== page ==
Anne Moody’s Former College Professor Recalls This ‘Gifted Mississippi Activist and Writer’

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(Editor’s note: Sociologist John R. Salter, Jr. is a well-known civil rights and labor activist. I am proud to publish this following piece he has written on Anne Moody, his former student at Tougaloo College in Jackson, Mississippi. On a personal note, I never met her, but Moody’s book, Coming of Age in Mississippi, gave me powerful insight into the civil rights struggles of her times. It is a wonderful book, and a “must read.” Moody died at the age of 74 on Thursday, Feb.5, 2015. Susan Klopfer)

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Mississippi author and civil rights activist, Anne Moody 
… we shall always remember a brave and plucky and committed 
human being who, despite the many and various vicissitudes, 
continued toward the Sun.   
John R. Salter, Jr.
I and my good spouse, Eldri, knew Anne Moody from the point that we and Anne arrived at Tougaloo Southern Christian College in late summer, 1961, myself as a professor and she as a student. We were in contact with her from about that point until late summer, 1994.
She was a fine student of mine in a number of courses, and became a close friend of Eldri and myself.  Passionately committed to social justice, Anne was a strong supporter of our Jackson civil rights movement which began very actively in latter 1962 as the economic boycott of the downtown Jackson area and which feathered out into our massive Jackson Movement in the spring of 1963.  
If Anne often distrusted some components of government, she was an essentially trusting person when it came to human beings.
Her role in our historic Woolworth Sit-In at Jackson Mississippi on May 28, 1963, is very well known. After the active demonstration phase of the Jackson Movement, she lent her valuable efforts as a CORE representative in other most challenging Magnolia [Mississippi state flower] situations. Her fine writing abilities are very well exemplified in her classic work, Coming of Age in Mississippi, and in a number of other pieces.
Moody’s Coming of Agein Mississippi, a “must read.”
In addition to being a very good friend, she was also, as a great many of my students and former students often are, an advisee of mine, and I her advocate, at many points. (From that perspective, I am ethically constrained from discussing any details in any personal challenges she may have faced.  I maintain confidences.  There is no chronological statute of limitations for me on those.)

But I will broadly mention two matters.  If Anne often distrusted some components of government, she was an essentially trusting person when it came to human beings.  In almost all of those cases, that trust was eminently justified.

But not all.  In 1991, she was significantly enmeshed – through no fault of her own –- in a bureaucratic/medical situation in New York City where she resided. She was able to contact me.  I extricated her from that mess pronto.
Her book, Coming of Age in Mississippi, guarantees her immortality.
In the earlier part of 1994, and not of her making, “something” tangibly occurred in which she had very good reason to fear for her personal liberty in New York City.  A faithful neighbor of hers, an elderly Jewish man, worked with me (I was in North Dakota) to put her on a fast track to our university town of Grand Forks in that rather remote state.  For about three months, in the spring of 1994, she and her son, Sasha, lived in a motel quite near our home. We assisted her in a number of ways, as we had on earlier occasions, and continued that for a time into the summer after she and Sasha moved on back East and contact with other writers. Then, we lost touch with her.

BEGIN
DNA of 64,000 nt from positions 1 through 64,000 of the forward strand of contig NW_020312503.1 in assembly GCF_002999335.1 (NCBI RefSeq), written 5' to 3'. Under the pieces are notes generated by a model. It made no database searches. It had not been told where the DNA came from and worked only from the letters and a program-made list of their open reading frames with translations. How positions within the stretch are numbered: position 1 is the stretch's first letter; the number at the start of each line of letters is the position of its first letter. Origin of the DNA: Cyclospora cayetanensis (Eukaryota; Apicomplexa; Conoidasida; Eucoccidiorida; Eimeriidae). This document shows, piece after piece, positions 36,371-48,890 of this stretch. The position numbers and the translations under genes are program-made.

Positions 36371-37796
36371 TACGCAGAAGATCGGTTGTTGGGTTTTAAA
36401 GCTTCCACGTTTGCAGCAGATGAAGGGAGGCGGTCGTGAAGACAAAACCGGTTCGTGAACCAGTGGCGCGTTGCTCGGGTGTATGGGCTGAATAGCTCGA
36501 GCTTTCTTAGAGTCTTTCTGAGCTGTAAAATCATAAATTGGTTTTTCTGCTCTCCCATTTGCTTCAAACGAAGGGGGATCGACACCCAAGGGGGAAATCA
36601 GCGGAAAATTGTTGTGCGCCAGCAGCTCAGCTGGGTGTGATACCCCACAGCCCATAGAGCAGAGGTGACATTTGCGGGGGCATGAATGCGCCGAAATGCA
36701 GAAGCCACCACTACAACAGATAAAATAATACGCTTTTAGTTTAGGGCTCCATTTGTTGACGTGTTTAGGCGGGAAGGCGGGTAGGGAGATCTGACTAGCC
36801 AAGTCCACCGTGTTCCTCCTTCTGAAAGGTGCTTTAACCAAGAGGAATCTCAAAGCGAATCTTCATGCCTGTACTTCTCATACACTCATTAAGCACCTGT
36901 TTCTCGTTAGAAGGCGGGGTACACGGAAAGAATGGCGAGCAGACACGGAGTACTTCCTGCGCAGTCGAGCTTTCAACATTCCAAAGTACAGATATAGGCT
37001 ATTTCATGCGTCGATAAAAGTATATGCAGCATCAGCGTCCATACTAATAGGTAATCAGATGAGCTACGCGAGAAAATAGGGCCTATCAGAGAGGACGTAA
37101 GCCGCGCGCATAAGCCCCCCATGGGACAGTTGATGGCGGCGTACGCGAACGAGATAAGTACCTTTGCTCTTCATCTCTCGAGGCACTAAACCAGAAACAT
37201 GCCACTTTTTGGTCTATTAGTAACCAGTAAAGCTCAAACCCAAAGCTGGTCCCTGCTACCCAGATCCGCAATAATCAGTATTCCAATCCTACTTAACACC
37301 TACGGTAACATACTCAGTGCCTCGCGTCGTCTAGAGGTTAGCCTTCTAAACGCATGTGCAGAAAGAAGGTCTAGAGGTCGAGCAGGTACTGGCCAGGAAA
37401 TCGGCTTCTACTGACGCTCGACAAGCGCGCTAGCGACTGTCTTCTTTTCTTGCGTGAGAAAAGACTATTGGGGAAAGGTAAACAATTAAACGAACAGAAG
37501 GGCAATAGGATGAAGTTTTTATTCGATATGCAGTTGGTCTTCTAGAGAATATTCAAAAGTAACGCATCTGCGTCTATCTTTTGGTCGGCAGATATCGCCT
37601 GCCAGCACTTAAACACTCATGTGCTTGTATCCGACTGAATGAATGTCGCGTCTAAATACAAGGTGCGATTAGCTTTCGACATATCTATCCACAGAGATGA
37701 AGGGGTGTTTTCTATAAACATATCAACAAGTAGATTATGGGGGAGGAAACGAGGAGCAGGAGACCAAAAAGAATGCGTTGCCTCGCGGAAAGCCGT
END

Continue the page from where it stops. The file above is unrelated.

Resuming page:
Her book, Coming of Age in Mississippi, guarantees her immortality.  But more than that, we shall always remember a brave and plucky and committed human being who, despite the many and various vicissitudes, continued toward the Sun.

Hunter Gray/ John R Salter Jr. / Hunter Bear, Pocatello, Idaho, February 6 2015

… at the Mississippi lunch counter

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(From Jerry Mitchell of The Clarion Ledger, Feb. 7, 2015):

Born in 1940 in Wilkinson County, she attended segregated schools and worked to help her poor family.

While attending Natchez Junior College, she became involved with the civil rights movement. She then attended Tougaloo College, where her involvement grew deeper.

On May 28, 1963, she took part in the sit-in at Woolworth’s in downtown Jackson. A mob attacked her, Joan Trumpauer and Tougaloo professor John Salter Jr. and others, hitting them and pouring flour, salt, sugar and mustard on top of them.

It was the most violent response to a sit-in in the 1960s in the U.S.)

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HUNTER GRAY [HUNTER BEAR/JOHN R SALTER JR] Mi’kmaq / St. Francis Abenaki / St. Regis Mohawk 
Protected by Na´shdo´i´ba´i´
and Ohkwari’ . Check out our massive social justice website:

Member, National Writers Union AFL-CIO

Core dimensions of my Community Organizing course:

Some early personal activist history / good people and issues:

My expanded/updated “Organizer’s Book,”
JACKSON MISSISSIPPI — with a new 10,000
word introduction by me. Covers much of my
confrontational social justice organizing life to
date. Contains much how-to grassroots organizing

See this for mini-bio, efforts to prevent JM’s appearance in
Mississippi, a wide range of its many reviews, and some

The Stormy Adoption of an Indian Child [My Father]: